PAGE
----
Tell someone you climbed Mt. Fuji, and they’ll ask “Where did you start from?”, because there are paved roads that can drop as much as half-way up the mountain. Of course some say you haven’t climbed Fuji unless you started from its base, but even that wasn’t enough of a challenge for these three foreign outdoorsmen, who decided to start their hike from miles away from Fuji at the seashore, then journey from Japan’s lowest point to its highest, making this awesome video along the way.
As the graphics in video games have become increasingly sophisticated, a new and unexpected expense has surfaced for design teams hoping to make their game’s environments as realistic as possible: the so-called “location hunt.”
While in the good ol’ days of pixel graphics, design teams could just look at some photographs or even paintings of real-world locations for inspiration, modern gaming’s open, 3-D worlds demand level and object design so advanced that it becomes a near-necessity for teams to travel to locales that closely resemble the digital worlds they’re hoping to create, getting actual eyes on, say, that volcanic mountain they plan to have the player venture through, or checking out the minute curves and angles of some military hardware they plan on dropping into the game.
Ironically, though, while the “location hunt” is still considered work, outside of the unlucky design team that has to go inside of a volcano for that epic RPG boss fight or something, these excursions can actually end up looking suspiciously like a vacation. Just ask the Final Fantasy XV design team, who recently posted a YouTube video of their location hunt.
You may not realize this, but the English version of RocketNews24 (there’s a Japanese site too!) has only been around for a mere five years! Believe it or not, cool and quirky things happened around Japan and Asia before we started writing about them, so there are years worth of interesting things that we didn’t get to tell you about. Sometimes, like today, we bring you stories from the past, because they are so cool, they should see the light again.
Today we take you back to a story that started on November 9, 2007, when Christoph Rehage, a 26-year-old German, started his 45,000-kilometer (27,962-mile) walk across China. He documented his adventure in various mediums, but most notably, in a five-minute time-lapse.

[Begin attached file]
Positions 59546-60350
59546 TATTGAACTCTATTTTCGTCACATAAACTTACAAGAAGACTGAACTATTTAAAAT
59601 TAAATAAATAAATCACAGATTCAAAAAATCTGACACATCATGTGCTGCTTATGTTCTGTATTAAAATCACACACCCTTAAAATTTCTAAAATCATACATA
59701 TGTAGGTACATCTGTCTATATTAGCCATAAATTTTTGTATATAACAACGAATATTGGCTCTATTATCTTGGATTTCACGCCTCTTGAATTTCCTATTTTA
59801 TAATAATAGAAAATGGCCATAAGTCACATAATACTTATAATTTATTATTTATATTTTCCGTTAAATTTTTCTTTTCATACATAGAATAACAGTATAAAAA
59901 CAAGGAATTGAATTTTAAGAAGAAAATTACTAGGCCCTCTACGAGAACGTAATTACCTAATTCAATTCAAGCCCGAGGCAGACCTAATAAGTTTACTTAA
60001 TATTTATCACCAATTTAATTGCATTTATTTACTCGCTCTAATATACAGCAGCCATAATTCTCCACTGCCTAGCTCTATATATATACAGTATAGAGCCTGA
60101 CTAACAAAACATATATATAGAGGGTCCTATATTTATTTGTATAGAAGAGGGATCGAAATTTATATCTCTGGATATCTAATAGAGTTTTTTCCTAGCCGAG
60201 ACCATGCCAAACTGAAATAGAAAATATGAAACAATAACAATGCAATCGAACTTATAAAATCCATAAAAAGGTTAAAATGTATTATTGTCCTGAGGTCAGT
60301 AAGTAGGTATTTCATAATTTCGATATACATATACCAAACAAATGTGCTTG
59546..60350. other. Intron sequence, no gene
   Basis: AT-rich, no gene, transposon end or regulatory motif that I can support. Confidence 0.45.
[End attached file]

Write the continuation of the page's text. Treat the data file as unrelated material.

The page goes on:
Did you know that FamilyMart sells 108 yen (US$0.90) packets of “roasted shellfish strings?” They’re made from Hokkaido-raised scallops, and just like clams and oysters, scallops can produce pearls underwater. Even the packages come with this warning: “please be careful not to swallow any pearls that the shellfish may have produced while you eat them.”
Well that’s a challenge if we ever heard one! We bought 21 packets of roasted shellfish strings and went on a pearl diving adventure. Did we end up finding one? Read on to find out!
Do your eyes light up with excitement at the prospect of exploring remote land untouched by humankind? Even if your idea of adventure is a new brand of cup ramen, we think everyone can be impressed by Japanese explorer Yasunaga Ogita, who will make a second attempt at a gruelling solo trek to the North Pole. And the nearly 800-km journey will be made all the more difficult since Ogita plans to hike through some of the world’s coldest and harshest terrain without any supplies other than what he alone can carry.
If we asked you your travel plans for your next trip abroad, you would probably come up with a flight plan. It wouldn’t occur to most of us to take a boat. The fastest way to get from point A to point B particularly when B is overseas would have to be flying.
A ferry ride to foreign lands, compared to air travel ,may not be the most efficient way to go, but the sense of embarking on an adventure on the high seas, makes up for it! From an island country like Japan, surrounded on all sides by water, taking a ferry trip overseas is actually very reasonable.
Although it is not widely known, there are several ferry routes leaving at regular intervals from various ports across Japan. Where do these ferries go?
According to information from the Travel site Tripgraphics, ferries leave regularly for destinations in China, Korea, and Russia. There are frequent ferry departures to 8 ports of call in these three countries. Doesn’t it tickle the imagination? At the very least, you can’t help but be curious. What would a sea voyage be like? Read More